European integration has always been rules-based. Yet the Commission identifies “the implementation and enforcement of existing EU legislation” as the first priority of its new strategy. Specifically, it promises to insist that member-states implement the third energy market package. This is sensible, but not new: the Commission has been insisting that national governments implement this package ever since it was adopted in 2009.
The paper reiterates the Commission’s desire to centralise regulation. “Today, the European Union has energy rules set at the European level, but in practice it has 28 national regulatory frameworks. This cannot continue.” Whatever the Commission thinks, this will continue. In the late 1980s the Commission proposed a European Environment Agency to regulate Europe-wide. When the agency was created in 1990, national governments had changed its role to one of collection and dissemination of information: more of an environmental Eurostat than a green policeman.
The Commission’s attempts to centralise energy regulation face the same strong opposition in the Council. In 2009, as part of the third energy package, the EU set up the Agency for the Co-operation of Energy Regulators (ACER). As the name suggests, this is a forum for discussion between national regulators, not a body that actually regulates EU markets. In the Energy Union paper the Commission says that ACER should “carry out regulatory functions at the European level”. The Council is not likely to agree.
Apart from the statement that obeying existing rules is its first concern, the Commission identifies only one other priority: the integration of Central and South-Eastern European energy markets into the wider European market. It promises that it “will take concrete initiatives in this regard as an urgent priority” – though does not reveal what these might be. Central and South-Eastern European countries are indeed very important for Europe’s energy and climate policies: CER will publish a paper on this subject next month. But a credible strategy for an energy union would have set priorities for shaping the whole of Europe’s energy market, not simply identified how that market should be enlarged. The strategy paper ends with a section called “the Energy Union in 15 action points”. Several of these have bullet points, so in total there are 27 items on the Commission’s ‘to do’ list. President Jean-Claude Juncker and his team have not said which of these it considers to be the most important. It is very unlikely to be able to do all of them.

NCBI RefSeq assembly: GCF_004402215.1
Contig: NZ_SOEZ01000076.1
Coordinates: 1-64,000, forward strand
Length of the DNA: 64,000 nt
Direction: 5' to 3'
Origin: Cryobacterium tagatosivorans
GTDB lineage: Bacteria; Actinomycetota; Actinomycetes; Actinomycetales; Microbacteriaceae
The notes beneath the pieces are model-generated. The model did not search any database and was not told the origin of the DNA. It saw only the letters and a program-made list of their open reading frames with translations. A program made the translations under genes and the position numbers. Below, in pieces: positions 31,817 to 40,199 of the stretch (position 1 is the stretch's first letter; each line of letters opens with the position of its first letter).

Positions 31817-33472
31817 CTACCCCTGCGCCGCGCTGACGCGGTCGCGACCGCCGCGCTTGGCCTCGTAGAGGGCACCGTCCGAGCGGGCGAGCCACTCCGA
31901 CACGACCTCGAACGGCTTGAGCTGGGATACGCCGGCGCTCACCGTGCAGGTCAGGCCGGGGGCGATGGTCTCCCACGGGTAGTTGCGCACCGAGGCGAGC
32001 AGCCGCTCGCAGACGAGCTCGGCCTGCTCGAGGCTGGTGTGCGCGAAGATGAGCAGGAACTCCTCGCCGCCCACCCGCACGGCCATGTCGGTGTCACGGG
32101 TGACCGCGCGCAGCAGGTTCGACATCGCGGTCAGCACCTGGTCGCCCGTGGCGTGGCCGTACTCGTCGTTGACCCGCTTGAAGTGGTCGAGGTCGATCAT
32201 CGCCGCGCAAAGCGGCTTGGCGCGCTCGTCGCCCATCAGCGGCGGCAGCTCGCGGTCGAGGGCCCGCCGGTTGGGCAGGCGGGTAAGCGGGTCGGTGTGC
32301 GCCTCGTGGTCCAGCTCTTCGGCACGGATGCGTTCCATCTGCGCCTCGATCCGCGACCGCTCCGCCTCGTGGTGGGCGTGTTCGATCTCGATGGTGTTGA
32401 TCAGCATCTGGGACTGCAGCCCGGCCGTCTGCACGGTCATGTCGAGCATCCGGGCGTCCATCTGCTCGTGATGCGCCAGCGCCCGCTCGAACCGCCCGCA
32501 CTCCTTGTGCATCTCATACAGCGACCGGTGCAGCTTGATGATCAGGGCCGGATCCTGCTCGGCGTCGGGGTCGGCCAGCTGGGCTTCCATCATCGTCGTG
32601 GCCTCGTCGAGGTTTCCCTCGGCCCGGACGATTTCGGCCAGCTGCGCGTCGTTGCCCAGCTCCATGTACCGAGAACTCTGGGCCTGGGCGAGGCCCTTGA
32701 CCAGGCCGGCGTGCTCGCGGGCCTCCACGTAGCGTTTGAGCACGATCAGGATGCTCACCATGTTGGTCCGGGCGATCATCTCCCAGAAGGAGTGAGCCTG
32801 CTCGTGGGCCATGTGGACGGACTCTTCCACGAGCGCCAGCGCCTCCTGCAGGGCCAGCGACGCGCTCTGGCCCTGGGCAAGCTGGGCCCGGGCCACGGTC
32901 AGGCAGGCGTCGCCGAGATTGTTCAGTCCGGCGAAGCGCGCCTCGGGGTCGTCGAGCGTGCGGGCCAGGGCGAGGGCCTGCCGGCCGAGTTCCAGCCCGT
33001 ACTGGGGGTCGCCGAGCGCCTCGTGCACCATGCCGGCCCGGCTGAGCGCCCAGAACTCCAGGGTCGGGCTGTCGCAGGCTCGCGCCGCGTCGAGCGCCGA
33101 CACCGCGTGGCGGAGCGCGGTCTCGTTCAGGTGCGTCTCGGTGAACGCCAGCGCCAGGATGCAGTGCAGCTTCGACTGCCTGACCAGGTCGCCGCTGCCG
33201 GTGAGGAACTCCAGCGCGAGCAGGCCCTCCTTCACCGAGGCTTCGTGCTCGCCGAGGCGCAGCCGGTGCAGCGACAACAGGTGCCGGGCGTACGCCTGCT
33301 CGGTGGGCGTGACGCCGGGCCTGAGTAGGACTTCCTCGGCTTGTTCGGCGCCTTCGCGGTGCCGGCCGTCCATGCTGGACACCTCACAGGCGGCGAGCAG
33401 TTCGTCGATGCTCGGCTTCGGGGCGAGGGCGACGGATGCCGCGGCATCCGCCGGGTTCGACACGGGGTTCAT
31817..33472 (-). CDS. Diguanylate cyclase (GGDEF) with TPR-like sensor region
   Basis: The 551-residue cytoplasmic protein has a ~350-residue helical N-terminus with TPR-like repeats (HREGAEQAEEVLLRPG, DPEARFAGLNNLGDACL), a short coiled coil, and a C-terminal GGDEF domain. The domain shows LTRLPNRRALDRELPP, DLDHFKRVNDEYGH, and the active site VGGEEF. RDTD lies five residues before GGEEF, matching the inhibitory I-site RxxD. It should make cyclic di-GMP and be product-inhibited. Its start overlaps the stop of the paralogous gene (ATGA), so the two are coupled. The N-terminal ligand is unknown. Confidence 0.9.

So what should be the priorities for building an energy union? First should be energy efficiency. The Commission should propose that most new power stations must be combined heat and power. Heat that is produced when anything is burnt should be used rather than being wasted up cooling towers. The Commission suggested this as part of the 2012 ‘energy efficiency directive’, but the Council rejected the proposal. The Commission should try again.
The second priority should be the construction of an efficient Europe-wide electricity grid. An improved and extended grid would enable member-states to harness much more renewable energy, so increasing energy security and reducing carbon emissions. With a Europe-wide grid, the EU could generate wind and tidal power in the north of the continent, and wind and solar power in the south. Electricity could be transmitted north to south during nights, when solar panels do not generate, and south to north during days when the wind is not blowing. (However good the grid, it cannot cater for all scenarios. Electricity storage or gas power stations as back up capacity will be required to ensure that the lights stay on during calm nights.)
The third priority should be energy subsidy reform. In 2009 the G20 promised to end inefficient fossil fuel subsidies. Little progress has been made since then. The paper notes that “collectively, the EU spent over €120 billion per year – directly or indirectly – on energy subsidies, often not justified”. It declares that “environmentally harmful subsidies need to be phased out altogether”. But all it proposes to do on energy subsidies is an “analysis of energy prices and costs (including taxes and subsidies)”. This is just a delaying tactic. The International Energy Agency and the International Monetary Fund have both conducted this analysis, and published the results, in the last two years. There is no need for more analysis. There is a need for action. The Commission should use its state aid powers to reduce existing subsidies to coal power stations, and prevent new subsidies to coal (other than for carbon capture and storage demonstration projects). In July 2014, the Barroso Commission gave state aid clearance to the UK for new subsidies to existing coal fired power stations. London argued that this was necessary to provide a back up for intermittent renewables. Gas power stations are more economically efficient in this role, and much less polluting. The Juncker Commission should reverse the state aid clearance for new subsidies to old coal.
The fourth priority should be diversification of gas suppliers. On the day that the Commission published its paper, Russian president Vladimir Putin threatened to cut off gas supplies to Ukraine. This was predictable. The paper stresses the need for Europe to reduce energy imports and dependence on single suppliers of hydrocarbons. (Russia is not named in this context; it does not need to be named.) The suggestion that Council President Donald Tusk made when he was Polish prime minister – that member-states should club together to become single gas buyers when negotiating with the Kremlin – is given a polite nod but nothing more: it will be “assessed”.